Angelman syndrome is a genetic syndrome that occurs in about 1 in 15,000 children. Among the symptoms are developmental delay, lack of speech, seizures, and difficulties with walking and balance. Until recently, it was believed that people with Angelman syndrome had severe cognitive deficits and that very few of them would be able to learn to communicate fully, or read and write. Then came the revolution.
Questioning a gloomy prognosis
Parents, teachers, and therapists began to question the gloomy communication prognosis, which was based on research using standardized testing. In such testing, children are asked to perform tasks by unfamiliar adults in unfamiliar and unnatural contexts - “point to the apple,” “give me the banana and the pencil,” “touch your elbow,” etc. Angelman children had difficulty with these tasks, but their parents, teachers, and therapists knew that in more natural situations, they showed they could understand the same words they had “failed” to recognize in the tests.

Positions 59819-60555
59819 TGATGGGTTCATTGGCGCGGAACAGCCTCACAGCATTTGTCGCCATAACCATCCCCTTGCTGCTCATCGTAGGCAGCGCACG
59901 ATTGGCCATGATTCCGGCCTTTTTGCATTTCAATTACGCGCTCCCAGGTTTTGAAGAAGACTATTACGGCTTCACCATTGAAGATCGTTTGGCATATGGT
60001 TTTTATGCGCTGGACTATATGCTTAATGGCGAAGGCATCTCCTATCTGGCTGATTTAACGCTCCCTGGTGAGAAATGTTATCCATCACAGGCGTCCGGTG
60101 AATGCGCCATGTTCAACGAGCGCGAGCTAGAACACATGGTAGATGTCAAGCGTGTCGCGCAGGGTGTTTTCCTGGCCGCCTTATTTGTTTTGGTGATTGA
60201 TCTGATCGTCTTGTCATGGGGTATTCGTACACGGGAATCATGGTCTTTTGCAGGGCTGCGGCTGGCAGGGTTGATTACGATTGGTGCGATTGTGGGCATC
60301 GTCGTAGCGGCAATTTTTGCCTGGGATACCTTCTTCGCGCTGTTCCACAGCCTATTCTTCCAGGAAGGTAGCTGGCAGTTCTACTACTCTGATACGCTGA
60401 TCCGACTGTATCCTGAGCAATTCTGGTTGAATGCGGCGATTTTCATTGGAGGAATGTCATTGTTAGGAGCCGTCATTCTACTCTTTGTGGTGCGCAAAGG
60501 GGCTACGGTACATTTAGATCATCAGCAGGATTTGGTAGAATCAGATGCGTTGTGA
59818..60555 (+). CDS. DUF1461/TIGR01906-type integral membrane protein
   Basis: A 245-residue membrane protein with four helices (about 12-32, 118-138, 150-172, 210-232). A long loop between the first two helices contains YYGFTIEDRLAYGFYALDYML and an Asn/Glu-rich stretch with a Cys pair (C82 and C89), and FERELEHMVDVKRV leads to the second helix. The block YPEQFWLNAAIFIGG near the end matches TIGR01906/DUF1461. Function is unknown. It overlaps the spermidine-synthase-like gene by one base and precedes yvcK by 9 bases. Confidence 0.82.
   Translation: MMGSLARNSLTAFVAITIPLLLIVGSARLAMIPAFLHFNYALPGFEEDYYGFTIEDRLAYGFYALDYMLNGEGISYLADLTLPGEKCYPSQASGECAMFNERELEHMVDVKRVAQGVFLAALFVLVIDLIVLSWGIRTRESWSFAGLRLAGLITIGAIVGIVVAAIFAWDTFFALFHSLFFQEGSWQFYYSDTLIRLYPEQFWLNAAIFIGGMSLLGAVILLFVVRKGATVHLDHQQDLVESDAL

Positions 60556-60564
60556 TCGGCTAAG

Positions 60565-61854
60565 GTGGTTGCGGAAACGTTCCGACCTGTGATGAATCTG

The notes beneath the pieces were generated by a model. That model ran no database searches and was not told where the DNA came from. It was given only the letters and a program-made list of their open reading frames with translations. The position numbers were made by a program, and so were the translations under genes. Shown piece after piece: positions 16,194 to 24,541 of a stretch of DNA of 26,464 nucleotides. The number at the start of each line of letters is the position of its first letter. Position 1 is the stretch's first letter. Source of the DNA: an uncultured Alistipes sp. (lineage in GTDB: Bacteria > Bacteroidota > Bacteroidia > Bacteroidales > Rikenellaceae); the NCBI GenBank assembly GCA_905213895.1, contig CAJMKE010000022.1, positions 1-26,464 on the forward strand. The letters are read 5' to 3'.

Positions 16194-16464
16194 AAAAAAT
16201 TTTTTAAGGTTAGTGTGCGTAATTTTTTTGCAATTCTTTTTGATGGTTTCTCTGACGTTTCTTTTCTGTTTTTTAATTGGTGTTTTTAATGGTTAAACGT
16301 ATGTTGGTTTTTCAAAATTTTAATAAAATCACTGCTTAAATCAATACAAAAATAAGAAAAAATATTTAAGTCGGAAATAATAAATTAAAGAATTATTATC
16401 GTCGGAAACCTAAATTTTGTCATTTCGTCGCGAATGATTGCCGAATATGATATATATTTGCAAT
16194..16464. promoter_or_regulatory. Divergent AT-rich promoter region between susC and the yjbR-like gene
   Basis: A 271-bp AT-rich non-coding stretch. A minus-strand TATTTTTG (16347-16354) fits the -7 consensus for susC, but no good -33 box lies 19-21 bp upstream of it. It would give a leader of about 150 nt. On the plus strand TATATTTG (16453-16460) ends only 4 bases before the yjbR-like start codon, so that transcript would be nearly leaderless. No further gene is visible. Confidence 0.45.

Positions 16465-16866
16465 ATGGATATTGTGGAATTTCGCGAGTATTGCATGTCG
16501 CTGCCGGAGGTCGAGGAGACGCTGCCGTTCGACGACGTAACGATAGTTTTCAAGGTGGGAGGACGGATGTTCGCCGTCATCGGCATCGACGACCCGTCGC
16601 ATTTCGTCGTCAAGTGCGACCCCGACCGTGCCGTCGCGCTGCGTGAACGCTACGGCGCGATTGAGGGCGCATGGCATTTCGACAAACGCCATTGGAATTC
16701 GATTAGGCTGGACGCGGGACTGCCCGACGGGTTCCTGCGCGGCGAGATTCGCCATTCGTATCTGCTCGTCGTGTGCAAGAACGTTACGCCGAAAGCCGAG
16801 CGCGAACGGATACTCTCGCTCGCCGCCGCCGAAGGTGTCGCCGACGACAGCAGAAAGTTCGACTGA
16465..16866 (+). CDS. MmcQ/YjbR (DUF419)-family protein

Advocating for more natural teaching methods
Parents and professionals began to advocate for more natural assessment and teaching methods - ones that took place in fun daily activities, without demands for performing drill-like repetition out of context. Research was beginning to show that people with Angelman syndrome have significant motor planning challenges such as apraxia, as well as anxiety. Combined, these conditions make it very difficult to perform actions on demand. Skills that parents saw their children exhibit in everyday life (that weren’t “provable” in a testing situation) were now backed up by scientific research.
Taking up the cause
Revolutionary parents and professionals began to take up the cause. In Australia, Mary-Louise Bertram, an early childhood teacher and AAC specialist, was assigned a classroom with four students with Angelman syndrome. Using aided language stimulation to teach use of AAC, and making sure students had access to their AAC systems throughout the day, she saw her students develop the ability to express themselves and to move beyond simple choice making. Mary-Louise began to spread the word about these techniques to parents in Angelman syndrome organizations outside of Australia, traveling to the US, Canada, the UK, France, and Norway to speak and work with parents and school teams.